It's like having your neighbour beckon you into her kitchen to taste what's on the stove.
Actually, it's like a block party in which everyone in the 'hood throws open their doors and you all get to try one another's treasured family recipes.
It's a rare opportunity for food lovers, and it happened on Saturday (September 19) at UBC Farm.
But the Joy of Feeding isn't a block party; rather, it's a fundraiser for UBC Farm. On Saturday evening, the rain held off, and 16 home cooks dished up some delicious fare from 16 different ethnic backrounds.
Spearheaded by Meeru Dhalwala, who co-owns Vij's and Rangoli restaurants, Joy of Feeding is a down-to-earth affair. Besides emphasizing local, sustainable food, the event aims to cultivate community and cross-cultural understanding.
There were plenty of young families in attendance, as well as UBC students and supporters of the farm.
I attended as a guest of the fest and chatted with some of the cooks at the booths. Here's a peek at what was being dished up.
I enjoyed this Brazilian chicken salad and loved that Nina de Souza-Jensen brought her Brazilian soapstone pots to display.
She explained that these pedra-sabão pots lock in heat like a cast-iron dutch oven; you season the soapstone with oil, and the handles are made from copper. (You'll recognize the soapstone from the unseasoned knob, below.)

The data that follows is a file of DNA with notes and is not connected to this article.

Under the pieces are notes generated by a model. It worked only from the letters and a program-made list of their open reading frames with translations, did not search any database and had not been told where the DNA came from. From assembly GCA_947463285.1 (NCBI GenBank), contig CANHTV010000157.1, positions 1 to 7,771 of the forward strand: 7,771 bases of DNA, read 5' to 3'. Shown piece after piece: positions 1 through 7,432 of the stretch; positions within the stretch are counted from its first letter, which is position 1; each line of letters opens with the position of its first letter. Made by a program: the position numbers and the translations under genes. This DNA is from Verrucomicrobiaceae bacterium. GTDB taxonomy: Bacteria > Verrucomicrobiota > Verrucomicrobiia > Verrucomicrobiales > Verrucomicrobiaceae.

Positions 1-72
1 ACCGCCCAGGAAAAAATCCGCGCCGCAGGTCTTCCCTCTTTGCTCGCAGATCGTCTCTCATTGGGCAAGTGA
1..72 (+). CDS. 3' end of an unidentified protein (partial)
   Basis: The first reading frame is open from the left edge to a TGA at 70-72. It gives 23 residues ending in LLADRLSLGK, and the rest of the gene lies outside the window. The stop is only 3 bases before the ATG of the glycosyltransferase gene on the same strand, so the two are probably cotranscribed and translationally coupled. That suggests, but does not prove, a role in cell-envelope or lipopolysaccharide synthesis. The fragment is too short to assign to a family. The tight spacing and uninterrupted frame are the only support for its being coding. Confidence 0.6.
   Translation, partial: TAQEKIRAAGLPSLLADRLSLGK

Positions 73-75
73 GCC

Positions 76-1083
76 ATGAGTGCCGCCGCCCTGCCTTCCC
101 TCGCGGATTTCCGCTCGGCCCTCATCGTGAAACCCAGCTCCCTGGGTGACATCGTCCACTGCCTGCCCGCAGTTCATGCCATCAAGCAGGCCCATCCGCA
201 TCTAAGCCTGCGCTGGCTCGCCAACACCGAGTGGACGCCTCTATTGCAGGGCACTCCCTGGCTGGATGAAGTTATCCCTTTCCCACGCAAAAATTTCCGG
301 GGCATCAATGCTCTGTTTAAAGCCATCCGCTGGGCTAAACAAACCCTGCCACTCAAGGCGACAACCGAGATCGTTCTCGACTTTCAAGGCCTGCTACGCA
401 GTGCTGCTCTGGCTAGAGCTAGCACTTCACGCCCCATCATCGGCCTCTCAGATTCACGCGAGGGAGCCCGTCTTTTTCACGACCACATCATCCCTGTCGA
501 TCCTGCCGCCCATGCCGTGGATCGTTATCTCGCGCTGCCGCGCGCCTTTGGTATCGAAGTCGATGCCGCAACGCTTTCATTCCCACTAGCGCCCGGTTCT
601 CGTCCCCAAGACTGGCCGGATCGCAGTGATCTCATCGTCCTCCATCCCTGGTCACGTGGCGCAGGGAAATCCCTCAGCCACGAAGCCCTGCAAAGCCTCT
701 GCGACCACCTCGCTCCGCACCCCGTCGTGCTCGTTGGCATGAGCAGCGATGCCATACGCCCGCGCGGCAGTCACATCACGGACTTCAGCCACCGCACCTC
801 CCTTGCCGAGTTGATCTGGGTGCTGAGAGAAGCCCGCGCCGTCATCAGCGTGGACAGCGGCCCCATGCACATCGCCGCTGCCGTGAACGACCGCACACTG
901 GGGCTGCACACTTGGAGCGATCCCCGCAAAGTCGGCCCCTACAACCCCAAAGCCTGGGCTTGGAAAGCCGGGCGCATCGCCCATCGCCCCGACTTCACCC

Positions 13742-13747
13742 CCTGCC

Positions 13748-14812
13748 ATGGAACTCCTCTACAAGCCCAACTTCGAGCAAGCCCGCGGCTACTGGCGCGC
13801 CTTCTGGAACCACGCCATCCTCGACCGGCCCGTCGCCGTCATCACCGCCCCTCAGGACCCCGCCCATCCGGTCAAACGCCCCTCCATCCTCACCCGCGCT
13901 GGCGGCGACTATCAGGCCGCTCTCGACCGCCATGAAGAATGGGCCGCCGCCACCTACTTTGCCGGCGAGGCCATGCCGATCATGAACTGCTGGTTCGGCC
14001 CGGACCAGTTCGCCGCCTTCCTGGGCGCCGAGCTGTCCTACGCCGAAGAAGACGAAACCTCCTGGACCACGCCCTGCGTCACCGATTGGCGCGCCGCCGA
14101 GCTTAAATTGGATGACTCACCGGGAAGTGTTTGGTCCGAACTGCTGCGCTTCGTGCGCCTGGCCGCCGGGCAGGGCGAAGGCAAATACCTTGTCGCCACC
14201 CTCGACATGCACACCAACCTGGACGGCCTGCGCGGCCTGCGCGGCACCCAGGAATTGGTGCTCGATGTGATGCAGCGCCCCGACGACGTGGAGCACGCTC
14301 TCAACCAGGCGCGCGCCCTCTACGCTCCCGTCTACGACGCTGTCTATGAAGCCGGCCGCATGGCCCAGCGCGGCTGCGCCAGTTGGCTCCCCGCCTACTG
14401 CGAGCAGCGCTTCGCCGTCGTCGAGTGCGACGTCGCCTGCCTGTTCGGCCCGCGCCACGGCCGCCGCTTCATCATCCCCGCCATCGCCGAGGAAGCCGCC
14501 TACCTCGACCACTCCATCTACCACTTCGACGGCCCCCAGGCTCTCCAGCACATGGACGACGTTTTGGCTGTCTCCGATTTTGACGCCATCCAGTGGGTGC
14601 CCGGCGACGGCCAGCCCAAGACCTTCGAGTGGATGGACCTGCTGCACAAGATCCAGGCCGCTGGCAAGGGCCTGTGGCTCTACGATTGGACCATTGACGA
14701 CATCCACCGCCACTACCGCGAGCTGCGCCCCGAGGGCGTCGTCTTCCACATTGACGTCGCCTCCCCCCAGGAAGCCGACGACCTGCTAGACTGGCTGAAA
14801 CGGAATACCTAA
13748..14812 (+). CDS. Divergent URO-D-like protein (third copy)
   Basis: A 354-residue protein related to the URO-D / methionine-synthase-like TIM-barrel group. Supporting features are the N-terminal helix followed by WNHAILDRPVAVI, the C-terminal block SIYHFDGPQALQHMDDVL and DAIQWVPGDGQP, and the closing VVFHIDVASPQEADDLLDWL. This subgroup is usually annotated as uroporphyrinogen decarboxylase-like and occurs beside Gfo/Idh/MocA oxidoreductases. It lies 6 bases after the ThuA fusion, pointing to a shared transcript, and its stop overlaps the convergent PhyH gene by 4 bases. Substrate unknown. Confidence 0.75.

She brought hers back from Brazil as very heavy carry-on hand luggage!
Guests wandered from booth to booth, but there were also tables at which you could sit and eat--a nice touch for these often standing-only events, especially for families.
This lamb stew was so delicious! Guests went home with a booklet containing recipes for everything that was served, and this is one dish I'd like to make myself.
I'll also be pulling out the recipe for this Quebecois cheese fondue when the weather cools further. Made with sharp Cheddar and strong dark beer, it was full of flavour.
The recipe book also features profiles of the cooks who participated, many of whom have interesting stories about their family history and how they came to Vancouver.
Lyce Rozario's tomato rice brought back my travel memories of Macau, where there is such an interesting mix of Portuguese and Chinese influences in the cuisine.
While many people are familiar with baklava, it was a treat to try one made from a family recipe.
This pudding had some interesting ingredients--black-eyed beans, taro, yam, sweet potato, and tapioca pearls. While I'm not usually a fan of sweet-bean desserts, Rosalie Yiu's family recipe was delicious, mellow with coconut cream and pandan leaves.
The dessert has a fun name--bubur cha cha--so if you have a chance, be sure to try it!
And no matter how full one might be, there's always room for pie. These yeast-dough treats were beautiful as well as delicious.